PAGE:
Williams sworn in as Philadelphia’s first Black district attorney

by Larry Miller
For New Pittsburgh Courier

PHILADELPHIA (NNPA)—Seth Williams has been sworn in as the city’s new district attorney, taking over the office of Philadelphia’s chief prosecutor from fellow Democrat Lynne Abraham.

Williams, 42, is the city’s youngest district attorney ever elected. He is also the first African-American elected to that position in Philadelphia and Pennsylvania.


Judge Frederica Massiah-Jackson administered the oath of office to Williams Jan. 4 during a ceremony at the Kimmel Center. Williams succeeds Abraham, who has held the office since 1991—the longest serving district attorney. Williams served under Abraham as an assistant district attorney for 10 years.

Williams said by taking the office of one of the city’s chief law enforcement officials, he represents a fundamental change in what it means to be a prosecutor in Philadelphia.

“The history of the DA’s office in Philadelphia is one of excellence,” Williams said. “The words a ‘New Day, A New DA’ is not just a slogan or a catch phrase, but represents a paradigm change —a new definition of what it means to be a prosecutor because justice without mercy is evil. We will streamline, modernize and reform our system of justice. We will also be smarter on crime instead of just talking tough. But understand that getting smarter on crime doesn’t mean being soft on criminals.”

According to Williams and Mayor Michael Nutter, even though the number of homicides in the city has dropped by about 23 percent, violent crime is a major problem, especially in the Black community where the No. 1 cause of death for African-American males is death by illegal handguns.

“Victims and perpetrators too often have a history of prior arrests and convictions and the number one cause of death for Black males age 20 to 44 is death by handguns,” Nutter said. “Month after month, families are ripped apart by the bloody slaughter but that three Black men—Commissioner Charles Ramsey, District Attorney Seth Williams and myself—have to come to grips with that Black genocide.”

Much of the violence in the Black community that Nutter and Williams spoke about is fueled by the possession of illegal firearms.

Nutter said that over the last three years, a total of 732 Black men were murdered. Nutter also said that other factors that fuel the bloodshed are truancy and low and under-employment.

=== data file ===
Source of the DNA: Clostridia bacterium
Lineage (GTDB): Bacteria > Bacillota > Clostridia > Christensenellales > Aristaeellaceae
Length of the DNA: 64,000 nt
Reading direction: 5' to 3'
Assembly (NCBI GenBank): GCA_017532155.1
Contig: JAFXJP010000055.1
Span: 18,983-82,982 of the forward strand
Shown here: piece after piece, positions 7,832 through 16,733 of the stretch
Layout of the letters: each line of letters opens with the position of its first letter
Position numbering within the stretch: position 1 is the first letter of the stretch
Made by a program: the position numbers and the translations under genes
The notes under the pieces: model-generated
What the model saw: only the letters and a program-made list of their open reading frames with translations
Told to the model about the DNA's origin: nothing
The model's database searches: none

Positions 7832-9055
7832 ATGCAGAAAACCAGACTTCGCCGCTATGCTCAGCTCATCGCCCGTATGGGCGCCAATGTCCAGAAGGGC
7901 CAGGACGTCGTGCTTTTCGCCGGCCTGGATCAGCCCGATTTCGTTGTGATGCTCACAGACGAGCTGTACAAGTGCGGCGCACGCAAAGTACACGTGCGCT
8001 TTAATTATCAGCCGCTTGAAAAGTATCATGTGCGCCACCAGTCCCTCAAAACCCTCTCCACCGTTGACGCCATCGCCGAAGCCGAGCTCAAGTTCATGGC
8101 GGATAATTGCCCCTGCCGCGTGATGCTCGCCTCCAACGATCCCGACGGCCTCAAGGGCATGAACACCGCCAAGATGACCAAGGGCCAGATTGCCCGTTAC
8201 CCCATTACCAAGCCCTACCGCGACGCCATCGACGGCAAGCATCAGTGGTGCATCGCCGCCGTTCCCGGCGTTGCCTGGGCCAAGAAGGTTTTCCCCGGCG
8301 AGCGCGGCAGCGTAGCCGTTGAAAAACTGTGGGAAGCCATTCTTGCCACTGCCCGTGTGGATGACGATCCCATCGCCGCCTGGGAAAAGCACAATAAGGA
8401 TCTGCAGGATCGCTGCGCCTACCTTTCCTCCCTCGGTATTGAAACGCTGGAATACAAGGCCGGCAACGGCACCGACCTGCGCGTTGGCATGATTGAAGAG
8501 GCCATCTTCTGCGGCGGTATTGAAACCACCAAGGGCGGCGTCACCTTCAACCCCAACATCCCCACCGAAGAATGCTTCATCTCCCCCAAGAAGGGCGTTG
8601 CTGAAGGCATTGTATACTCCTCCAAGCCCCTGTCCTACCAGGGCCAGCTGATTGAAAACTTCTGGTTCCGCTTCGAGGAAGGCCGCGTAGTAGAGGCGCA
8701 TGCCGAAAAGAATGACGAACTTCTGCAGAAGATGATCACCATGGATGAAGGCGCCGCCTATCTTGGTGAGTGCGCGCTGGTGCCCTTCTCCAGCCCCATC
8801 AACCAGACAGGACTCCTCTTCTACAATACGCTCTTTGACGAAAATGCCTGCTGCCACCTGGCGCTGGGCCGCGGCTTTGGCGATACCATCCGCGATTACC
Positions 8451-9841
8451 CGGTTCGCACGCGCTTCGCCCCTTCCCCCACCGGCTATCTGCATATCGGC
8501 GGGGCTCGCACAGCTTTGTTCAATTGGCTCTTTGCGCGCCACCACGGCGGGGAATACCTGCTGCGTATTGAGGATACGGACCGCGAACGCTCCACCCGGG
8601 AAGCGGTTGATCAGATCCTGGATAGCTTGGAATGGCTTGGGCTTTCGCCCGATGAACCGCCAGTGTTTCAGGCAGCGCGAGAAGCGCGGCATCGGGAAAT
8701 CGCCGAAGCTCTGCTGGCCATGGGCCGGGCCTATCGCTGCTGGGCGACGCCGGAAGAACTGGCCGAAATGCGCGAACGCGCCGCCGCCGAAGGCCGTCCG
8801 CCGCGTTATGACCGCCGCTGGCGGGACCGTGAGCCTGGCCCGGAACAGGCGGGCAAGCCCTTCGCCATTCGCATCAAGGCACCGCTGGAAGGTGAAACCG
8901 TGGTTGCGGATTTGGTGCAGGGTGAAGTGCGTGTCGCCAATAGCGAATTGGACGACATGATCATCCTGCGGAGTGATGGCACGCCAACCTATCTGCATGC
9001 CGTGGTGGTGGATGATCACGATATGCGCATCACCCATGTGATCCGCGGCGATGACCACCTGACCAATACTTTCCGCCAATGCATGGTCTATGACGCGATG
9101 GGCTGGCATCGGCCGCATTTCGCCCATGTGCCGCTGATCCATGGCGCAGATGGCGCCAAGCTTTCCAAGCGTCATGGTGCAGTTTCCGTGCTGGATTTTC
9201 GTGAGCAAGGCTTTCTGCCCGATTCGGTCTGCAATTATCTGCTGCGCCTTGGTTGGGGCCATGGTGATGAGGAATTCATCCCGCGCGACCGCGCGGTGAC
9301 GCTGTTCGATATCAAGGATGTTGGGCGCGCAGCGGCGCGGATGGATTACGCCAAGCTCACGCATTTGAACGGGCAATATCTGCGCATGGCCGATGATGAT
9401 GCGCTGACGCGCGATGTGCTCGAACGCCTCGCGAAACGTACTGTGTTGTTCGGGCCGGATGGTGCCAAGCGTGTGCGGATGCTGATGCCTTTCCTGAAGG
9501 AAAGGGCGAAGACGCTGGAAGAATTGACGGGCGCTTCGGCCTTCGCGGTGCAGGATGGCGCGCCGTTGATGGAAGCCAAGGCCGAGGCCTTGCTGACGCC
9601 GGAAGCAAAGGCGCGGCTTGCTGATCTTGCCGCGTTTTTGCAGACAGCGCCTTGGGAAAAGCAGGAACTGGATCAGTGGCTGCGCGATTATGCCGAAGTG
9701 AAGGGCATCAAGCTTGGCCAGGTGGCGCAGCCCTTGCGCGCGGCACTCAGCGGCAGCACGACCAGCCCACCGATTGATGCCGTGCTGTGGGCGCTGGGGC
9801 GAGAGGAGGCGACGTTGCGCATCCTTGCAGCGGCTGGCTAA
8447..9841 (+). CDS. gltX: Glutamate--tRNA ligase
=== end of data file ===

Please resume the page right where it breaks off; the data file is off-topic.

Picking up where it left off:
“We need to break the cycle of recidivism,” he said. “I visited the city’s six prisons on New Year’s Day and was appalled by the number of Black, Hispanic and Asian men behind bars and the wasted talent it represents. We can do much better than that.”

Williams said he plans to use the latest technology, weapons and influence of the district attorney’s office to thin the ranks of young African-American men entering the justice system. Part of that includes what Williams refers to as community-based prosecution; in which the personnel of the office are assigned geographically.

That way, Williams has said, it will reduce the number of cases that are routinely dismissed because assistant district attorneys aren’t ready to prosecute.

He also said that the district attorney’s office would continue its efforts to dismantle those organizations that funnel illegal guns onto the streets. Part of that includes expanding the Gun Violence Task Force, which was started in 2006.

Since its beginning, the task force has opened 1,207 investigations, arrested 395 suspects, seized more than 700 firearms and convicted 157 defendants.

“Criminals are already using the latest weapons and technology. We have to stop playing catch up and catch up and catch them,” Williams said. “Being smart on crime means we have to do three things: We have to maintain a relentless and intense focus on violence and the prosecution of violent offenders. Second, we have to identify the key points in the lives of young offenders and stop them from escalating and continuing the criminal behavior. Third, we have to provide the highest level of support for the victims and witnesses of crime and in the process, foster crime prevention. Prevention is just as important and prosecution.”

A major problem facing Williams’ first term as district attorney is the issue of witness intimidation.

In Philadelphia law enforcement, officials have often complained that although violent offenders are constantly arrested and re-arrested, many cases get thrown out of court because witnesses refuse to testify out of fear.

During Abraham’s almost 20 years as district attorney, she constantly lobbied City Council for additional funding for witness relocation and protection. Williams said intimidation of witnesses would be vigorously prosecuted.

“Despite the best intentions of the men and women who serve the justice system in the city, the fact is that we lead the nation in violent crime and homicide by handguns,” Williams said. “We have difficult challenges but they’re not insurmountable. We can make Philadelphia the safest big city in America.”

(Special to the NNPA from the Philadelphia Tribune.)


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